Stark held out for several months before resigning, but eventually quit his job and pleaded guilty to a federal charge of wiretapping. Federal prosecutors, outraged that a county sheriff was essentially wiretapping the judiciary, wanted a tough sentence. Anything more modest "would erroneously equate this offense with the wiretap of a private citizen by a private citizen." But Stark argued that, stupid as his scheme was, the goal had only been his wife's information—not the court's. He asked for probation.

On December 19, Stark was sentenced to two years of probation and a $1,000 fine. "You have lost your position as sheriff, lost your career in law enforcement... That alone is enough," said Judge John Copenhaver, according to the Charleston Gazette. Stark's ex-wife requested leniency and hugged Stark after the ruling.

Original Charleston Gazette story here: http://www.wvgazette.com/News/201312190019

Submission + - SPAM: Increase Conversion by traffic

jmarley writes: If you already have significant traffic coming to your site, there are two options that will increase revenue. You [spam URL stripped] conversion and get more profit out of existing visitors or 2. Increase ad spend and get more visitors to the site.

Here’s what most online businesses typically do when they want to increase revenue & profit

They throw more money at traffic generation.Let me show you why this is putting the cart before the horse.

Let’s say you have the following key [spam URL stripped] visitors per month
1% conversion to sales @ $100 each (100 sales x $100 = $10,000 in revenue)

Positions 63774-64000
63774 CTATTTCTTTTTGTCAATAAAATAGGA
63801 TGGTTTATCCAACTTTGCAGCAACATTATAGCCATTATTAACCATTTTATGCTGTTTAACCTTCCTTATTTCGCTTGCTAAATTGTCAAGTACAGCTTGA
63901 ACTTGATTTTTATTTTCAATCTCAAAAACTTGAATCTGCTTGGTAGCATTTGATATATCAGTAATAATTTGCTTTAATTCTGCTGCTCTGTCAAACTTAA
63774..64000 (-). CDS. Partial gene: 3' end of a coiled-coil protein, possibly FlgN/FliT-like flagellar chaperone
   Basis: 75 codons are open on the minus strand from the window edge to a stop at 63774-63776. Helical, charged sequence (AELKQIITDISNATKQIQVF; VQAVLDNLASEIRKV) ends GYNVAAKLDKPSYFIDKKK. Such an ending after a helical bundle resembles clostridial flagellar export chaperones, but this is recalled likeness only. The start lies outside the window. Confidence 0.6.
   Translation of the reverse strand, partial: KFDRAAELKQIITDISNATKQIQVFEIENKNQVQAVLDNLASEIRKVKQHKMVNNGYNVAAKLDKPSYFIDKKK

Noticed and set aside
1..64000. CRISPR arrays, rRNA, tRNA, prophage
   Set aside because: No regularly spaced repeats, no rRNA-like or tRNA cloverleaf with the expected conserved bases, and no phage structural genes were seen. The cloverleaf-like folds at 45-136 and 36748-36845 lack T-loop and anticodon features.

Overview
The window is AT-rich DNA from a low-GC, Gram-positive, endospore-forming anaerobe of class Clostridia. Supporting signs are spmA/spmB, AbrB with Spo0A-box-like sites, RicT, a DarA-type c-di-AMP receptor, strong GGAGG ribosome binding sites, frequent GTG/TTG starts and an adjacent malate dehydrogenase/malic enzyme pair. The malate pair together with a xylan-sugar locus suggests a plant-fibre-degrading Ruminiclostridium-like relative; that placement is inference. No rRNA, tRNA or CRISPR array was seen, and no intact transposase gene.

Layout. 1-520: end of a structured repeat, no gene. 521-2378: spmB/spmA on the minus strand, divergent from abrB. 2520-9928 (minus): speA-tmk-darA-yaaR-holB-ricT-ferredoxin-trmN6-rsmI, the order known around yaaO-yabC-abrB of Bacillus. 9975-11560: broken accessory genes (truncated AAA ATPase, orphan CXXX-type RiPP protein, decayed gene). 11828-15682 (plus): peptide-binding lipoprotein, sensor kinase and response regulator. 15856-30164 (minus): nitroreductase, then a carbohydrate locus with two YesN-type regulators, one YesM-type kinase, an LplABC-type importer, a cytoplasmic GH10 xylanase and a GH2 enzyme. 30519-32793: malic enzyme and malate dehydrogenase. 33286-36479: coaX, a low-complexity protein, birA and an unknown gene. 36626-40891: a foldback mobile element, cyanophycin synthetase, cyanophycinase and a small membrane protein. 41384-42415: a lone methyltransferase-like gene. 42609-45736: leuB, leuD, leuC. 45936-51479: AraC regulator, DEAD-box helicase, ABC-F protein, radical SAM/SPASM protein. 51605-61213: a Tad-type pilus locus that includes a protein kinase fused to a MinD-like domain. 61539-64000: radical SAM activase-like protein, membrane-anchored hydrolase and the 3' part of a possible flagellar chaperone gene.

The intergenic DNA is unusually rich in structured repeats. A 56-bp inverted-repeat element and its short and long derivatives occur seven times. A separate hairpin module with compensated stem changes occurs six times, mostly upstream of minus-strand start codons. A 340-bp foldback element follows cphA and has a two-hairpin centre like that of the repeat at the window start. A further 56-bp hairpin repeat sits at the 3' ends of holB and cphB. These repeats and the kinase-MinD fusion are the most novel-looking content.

$5,000 marketing expense per month (.50 per visitor)
$10,000 – $5,000 = $5,000 profit
ROI = 100%When you simply throw more money at traffic generation without optimizing [spam URL stripped] visitors per month (traffic increase due to spending more on marketing)
1% conversion to sales @ $100 each (140 sales x $100 = $14,000 in revenue)
$7,000 marketing expense per month (we assume the same .50 per visitor)
$14,000 – $7,000 = $7,000 profit
ROI = 100% (so you increased your profit by $2,000 per month but ROI is the same)When you optimize conversions BEFORE you spend more on traffic generation:(let’s use the same numbers from above and assume conversion rate lift from 1% to 2%)10,000 visitors per month
2% conversion to sales @ $100 each (200 sales x $100 = $20,000 in revenue)
$5,000 marketing expense per month (.50 per visitor)
$20,000 – $5,000 = $15,000 profit
ROI = 300%You just increased profit by $10,000 per month and tripled your ROI without spending a dime on additional marketing or advertising (and that is only on an increase of conversions from 1% to 2%).Here’s what the numbers look like when you spend more on traffic generation AFTER you’ve optimized for [spam URL stripped] visitors per month (traffic increase due to spending more on marketing)
2% conversion to sales @ $100 each (280 sales x $100 = $28,000 in revenue)
$7,000 marketing expense per month (we assume the same .50 per visitor)
$28,000 – $7,000 = $21,000 profit
ROI = 300%Throwing money at more traffic BEFORE optimization: $7,000 profitThrowing the SAME AMOUNT of money at more traffic AFTER optimization: $21,000 profitIn this case study, you are losing $14,000 every month by doing things in the wrong order.

Link to Original Source

Submission + - EPA makes most wood stoves illegal

Jody Bruchon writes: The Environment Protection Agency has lowered the amount of fine-particle matter per cubic meter that new wood stoves are allowed to release into the atmosphere by 20%. Most wood stoves in use today are of the type that is now illegal to manufacture or sell, and old stoves traded in for credit towards new ones must be scrapped out. This shouldn't be much of a surprise since more and more local governments are banning wood-burning stoves and fireplaces entirely, citing smog and air pollution concerns.

Submission + - Why is math not constant.

ruckc writes: So, why does math vary? int ans = -1 % 5; Should ans be -1 or 4? Depending on the tool I use I get different results.